Fraud happens; it’s inevitable.
The eCommerce market continues to grow rapidly as web payments become increasingly convenient. Fraud chases the money, and the money is online. Online sales in the U.S are expected to increase to a whopping $392.5 billion by 2016 and $491.5 billion by 2018.
Fraud occurs when the customer does not initiate or has no knowledge of the transaction. This can happen when a consumer’s credit card is stolen or their card information falls into the wrong hands. Online fraud is especially high because these transactions are of the card-not-present variety.
Over the last four years in North America, approximately 0.9% of overall online revenue has been fraud. That percentage might seem minuscule, but keep in mind that the total online revenue is growing each year, thus so are dollars lost to fraud.
In 2012, online fraud loss was 3.5 billion, which actually increased from 3.4 billion the year before. The good news is anti-fraud technology is constantly evolving and adapting, but here’s the not so good news: so are fraudsters.
Fraud is devastating for both customers and businesses. For the latter, it results in chargeback fees, revenue loss, and decreased company image. But before you break out the alcohol, cry, and start wondering why you decided it was a good idea to start a business, there are three steps you can take to make your business less vulnerable to fraud.
1. Equip your site with fraud armour
Imagine your online store as a castle and fraudsters the invaders. To prevent an unwanted siege, you need a solid defense. Without any fraud-prevention tools in place, your site is basically a sitting duck for defrauders.
- Display anti-fraud notices and seals. These will deter the less ambitious scammers.
- Layer your security like it’s winter. Install a basic foundation of protection, like a firewall, and then add additional authentication on top such as social logins (Facebook) or 3D secure programs (Verified by Visa). The more layers you have, the more hackers have to go through.
- Use solid SSL authentication to encrypt and transmit customer data. It’s like a private code that only you and your payment processor know and fraudsters are not privy to.
- Update frequently. After you’ve put all your barriers in place, don’t forget to always install the latest version. Updates can fix potential glitches or cracks that fraudsters could take advantage of.
- Utilize AVS. The Address Verification Service automatically checks the customer’s billing address with the one on file with the issuing bank.
2. Be vigilant about suspicious order activity
There are many reasons why an order could be deemed suspicious. Granted, not every inconsistency will be fraud, sometimes it’s just a simple typing error – customers are humans too. However, below are specific things to pay attention to or set up system alerts for:
- International addresses or corporations; fraud runs rampant overseas.
- Orders with the same name, address, or IP address but multiple credit cards.
- Emails that don’t link back to a real domain.
- Urgent orders because there is a limited amount of time between when a card is stolen to when it is reported stolen.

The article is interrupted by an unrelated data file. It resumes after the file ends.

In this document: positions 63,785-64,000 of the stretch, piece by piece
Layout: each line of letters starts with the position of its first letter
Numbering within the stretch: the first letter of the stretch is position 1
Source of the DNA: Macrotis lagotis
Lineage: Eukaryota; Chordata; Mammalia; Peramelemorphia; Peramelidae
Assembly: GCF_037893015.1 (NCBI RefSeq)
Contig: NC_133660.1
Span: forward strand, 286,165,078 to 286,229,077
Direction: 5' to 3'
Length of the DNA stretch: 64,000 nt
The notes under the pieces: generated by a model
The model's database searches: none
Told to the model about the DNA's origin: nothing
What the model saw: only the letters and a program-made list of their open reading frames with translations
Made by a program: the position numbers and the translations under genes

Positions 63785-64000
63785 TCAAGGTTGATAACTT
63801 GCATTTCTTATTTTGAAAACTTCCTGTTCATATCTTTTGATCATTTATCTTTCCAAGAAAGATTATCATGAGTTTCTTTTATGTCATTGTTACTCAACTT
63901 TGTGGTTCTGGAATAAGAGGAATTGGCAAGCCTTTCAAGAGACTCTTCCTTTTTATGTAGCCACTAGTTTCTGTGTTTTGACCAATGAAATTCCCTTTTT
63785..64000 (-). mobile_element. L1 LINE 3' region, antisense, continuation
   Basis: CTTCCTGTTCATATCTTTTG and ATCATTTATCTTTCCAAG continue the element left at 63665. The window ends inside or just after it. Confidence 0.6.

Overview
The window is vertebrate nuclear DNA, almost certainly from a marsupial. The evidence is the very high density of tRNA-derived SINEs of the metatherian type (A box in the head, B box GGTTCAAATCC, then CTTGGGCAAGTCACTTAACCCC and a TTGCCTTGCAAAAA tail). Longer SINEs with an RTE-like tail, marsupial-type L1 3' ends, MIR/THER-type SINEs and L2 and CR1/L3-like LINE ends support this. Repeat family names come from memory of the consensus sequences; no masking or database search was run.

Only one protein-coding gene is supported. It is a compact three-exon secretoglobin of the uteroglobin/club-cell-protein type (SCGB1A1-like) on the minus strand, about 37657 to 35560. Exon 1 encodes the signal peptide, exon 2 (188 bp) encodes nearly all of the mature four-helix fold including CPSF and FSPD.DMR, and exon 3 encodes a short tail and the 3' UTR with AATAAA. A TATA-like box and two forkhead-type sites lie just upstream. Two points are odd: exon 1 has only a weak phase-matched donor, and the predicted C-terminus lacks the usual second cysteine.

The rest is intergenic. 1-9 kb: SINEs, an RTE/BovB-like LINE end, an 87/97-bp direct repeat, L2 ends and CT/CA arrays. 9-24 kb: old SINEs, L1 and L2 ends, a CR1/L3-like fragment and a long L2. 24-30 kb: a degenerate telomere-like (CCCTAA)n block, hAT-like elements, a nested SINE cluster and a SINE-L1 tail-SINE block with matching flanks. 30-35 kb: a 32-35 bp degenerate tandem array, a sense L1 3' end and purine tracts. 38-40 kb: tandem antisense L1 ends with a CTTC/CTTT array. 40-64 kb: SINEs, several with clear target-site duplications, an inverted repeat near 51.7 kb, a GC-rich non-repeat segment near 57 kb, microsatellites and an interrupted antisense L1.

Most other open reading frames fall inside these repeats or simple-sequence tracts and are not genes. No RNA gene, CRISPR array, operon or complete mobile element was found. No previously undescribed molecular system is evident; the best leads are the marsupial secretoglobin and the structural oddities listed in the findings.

- IP addresses that don’t correspond with the country of the billing address on file.
- Larger than normal orders (both quantity and cost).
- Phone numbers with area codes that differ from the address.
3. Implement secure policies from beginning to delivery
There are additional security measures that you can integrate into your business policies to ensure a secure checkout and overall experience for your customers.
- Request strong passwords. When customers create strong passwords for accounts, it ensures their security when shopping on your site. The more complex the password is, the harder it is for scammers to hack.
- Be PCI-compliant. The Payment Card Industry has set restrictions that facilitate safe card processing. Perform regular PCI scans to ensure that your site is adhering to the rules; otherwise, you will be slapped with a hefty fee. Good payment processors can help make sure your practices are PCI-compliant.
- Restrict the number of declined transactions that a customer can try. The higher number of times it declines, the higher chance it is fraud.
- Require that customers provide the credit card security code and expiry date when checking out. If fraudsters somehow obtained the credit card number, this requirement will add another level of protection.
- Ship packages with tracking numbers and ask for a signature confirmation upon delivery to ensure shipments are received and reduce chargeback fraud (customers saying they did not receive the package when they did). 86% of chargebacks are fraudulent (CBC News).
- Ship only once the address has been verified and the payment received.
From my experience as a frequent online shopper, the policies above are common practice. I’ve had to sign for every package I’ve received, which sometimes is a hassle if I’m not home and have to pick it up at the post office, but it does prevent strangers from snagging my parcel, which in turn, prevents chargebacks to merchants. I also create accounts on sites I shop at regularly to save the items I want to purchase; the added security is just the cherry on top.
Sadly, you can’t stop scammers from committing fraud with the sheer will of your mind, but you can definitely take preventive measures to reduce fraudulent activity.